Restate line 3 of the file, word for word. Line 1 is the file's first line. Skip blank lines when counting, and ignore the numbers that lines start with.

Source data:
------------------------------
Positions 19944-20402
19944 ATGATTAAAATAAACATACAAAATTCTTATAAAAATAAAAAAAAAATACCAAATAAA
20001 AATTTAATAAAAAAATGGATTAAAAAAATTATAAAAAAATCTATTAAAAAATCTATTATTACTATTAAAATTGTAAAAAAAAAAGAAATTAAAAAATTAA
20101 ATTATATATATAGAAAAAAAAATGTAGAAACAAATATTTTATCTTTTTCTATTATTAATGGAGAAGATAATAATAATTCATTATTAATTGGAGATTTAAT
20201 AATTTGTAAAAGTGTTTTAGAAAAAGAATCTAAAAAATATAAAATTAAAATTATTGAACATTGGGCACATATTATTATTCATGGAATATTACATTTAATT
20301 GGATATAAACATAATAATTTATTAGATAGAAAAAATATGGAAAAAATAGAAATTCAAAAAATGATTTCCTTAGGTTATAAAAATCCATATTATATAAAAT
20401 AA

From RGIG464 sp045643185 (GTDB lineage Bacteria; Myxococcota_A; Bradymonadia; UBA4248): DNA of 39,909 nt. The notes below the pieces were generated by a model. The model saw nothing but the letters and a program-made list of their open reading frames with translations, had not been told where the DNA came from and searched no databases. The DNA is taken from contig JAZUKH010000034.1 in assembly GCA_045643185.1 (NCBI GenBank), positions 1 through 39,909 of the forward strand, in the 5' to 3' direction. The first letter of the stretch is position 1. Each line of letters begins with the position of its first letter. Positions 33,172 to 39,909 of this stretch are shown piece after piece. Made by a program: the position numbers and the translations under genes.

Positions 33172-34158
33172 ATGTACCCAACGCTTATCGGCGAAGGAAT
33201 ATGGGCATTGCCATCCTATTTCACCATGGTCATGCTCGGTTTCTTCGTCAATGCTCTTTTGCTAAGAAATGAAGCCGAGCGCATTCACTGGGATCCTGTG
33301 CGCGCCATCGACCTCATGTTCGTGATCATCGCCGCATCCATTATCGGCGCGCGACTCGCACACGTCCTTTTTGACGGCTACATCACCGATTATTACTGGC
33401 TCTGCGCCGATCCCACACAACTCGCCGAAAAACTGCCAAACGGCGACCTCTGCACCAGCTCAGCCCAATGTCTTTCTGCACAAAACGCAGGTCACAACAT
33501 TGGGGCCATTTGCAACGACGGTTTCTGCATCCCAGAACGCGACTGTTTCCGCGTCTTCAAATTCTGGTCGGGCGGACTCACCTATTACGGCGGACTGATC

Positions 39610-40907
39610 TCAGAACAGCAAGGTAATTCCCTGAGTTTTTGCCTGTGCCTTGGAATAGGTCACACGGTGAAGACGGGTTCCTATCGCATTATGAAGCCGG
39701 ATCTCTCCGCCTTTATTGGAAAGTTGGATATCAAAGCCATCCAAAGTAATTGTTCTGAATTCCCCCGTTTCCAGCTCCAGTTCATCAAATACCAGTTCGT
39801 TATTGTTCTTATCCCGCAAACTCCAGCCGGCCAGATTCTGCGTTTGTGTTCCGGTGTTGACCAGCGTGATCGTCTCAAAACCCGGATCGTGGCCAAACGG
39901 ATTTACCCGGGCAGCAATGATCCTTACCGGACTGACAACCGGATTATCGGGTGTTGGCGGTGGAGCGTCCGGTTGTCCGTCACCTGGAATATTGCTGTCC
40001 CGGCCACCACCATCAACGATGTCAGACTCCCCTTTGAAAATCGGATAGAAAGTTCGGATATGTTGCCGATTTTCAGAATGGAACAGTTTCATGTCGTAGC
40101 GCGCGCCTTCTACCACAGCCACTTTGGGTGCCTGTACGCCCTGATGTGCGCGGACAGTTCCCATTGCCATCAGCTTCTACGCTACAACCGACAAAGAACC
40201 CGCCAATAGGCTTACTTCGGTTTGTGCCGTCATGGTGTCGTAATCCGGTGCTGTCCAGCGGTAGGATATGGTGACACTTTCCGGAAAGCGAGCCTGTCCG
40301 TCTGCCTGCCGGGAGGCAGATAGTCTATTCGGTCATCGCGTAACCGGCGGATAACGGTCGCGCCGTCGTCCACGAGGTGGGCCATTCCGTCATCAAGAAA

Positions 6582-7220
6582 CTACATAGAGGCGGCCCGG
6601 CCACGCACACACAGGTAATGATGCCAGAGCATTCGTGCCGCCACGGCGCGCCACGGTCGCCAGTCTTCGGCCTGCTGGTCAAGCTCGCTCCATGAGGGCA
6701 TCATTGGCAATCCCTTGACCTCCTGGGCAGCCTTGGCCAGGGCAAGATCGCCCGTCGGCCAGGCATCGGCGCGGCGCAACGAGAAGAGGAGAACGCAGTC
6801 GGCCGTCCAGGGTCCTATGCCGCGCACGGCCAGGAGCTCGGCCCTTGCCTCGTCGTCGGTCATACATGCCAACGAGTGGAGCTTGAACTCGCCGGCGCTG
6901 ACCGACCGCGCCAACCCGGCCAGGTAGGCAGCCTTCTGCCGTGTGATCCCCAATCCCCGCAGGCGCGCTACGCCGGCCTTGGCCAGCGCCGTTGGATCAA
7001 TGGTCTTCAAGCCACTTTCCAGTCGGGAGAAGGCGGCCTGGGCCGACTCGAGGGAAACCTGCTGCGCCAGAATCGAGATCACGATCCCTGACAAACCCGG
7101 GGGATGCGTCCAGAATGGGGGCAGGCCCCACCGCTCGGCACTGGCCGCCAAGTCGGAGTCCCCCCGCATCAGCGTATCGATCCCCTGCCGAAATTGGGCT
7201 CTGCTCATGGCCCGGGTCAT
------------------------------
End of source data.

20001 AATTTAATAAAAAAATGGATTAAAAAAATTATAAAAAAATCTATTAAAAAATCTATTATTACTATTAAAATTGTAAAAAAAAAAGAAATTAAAAAATTAA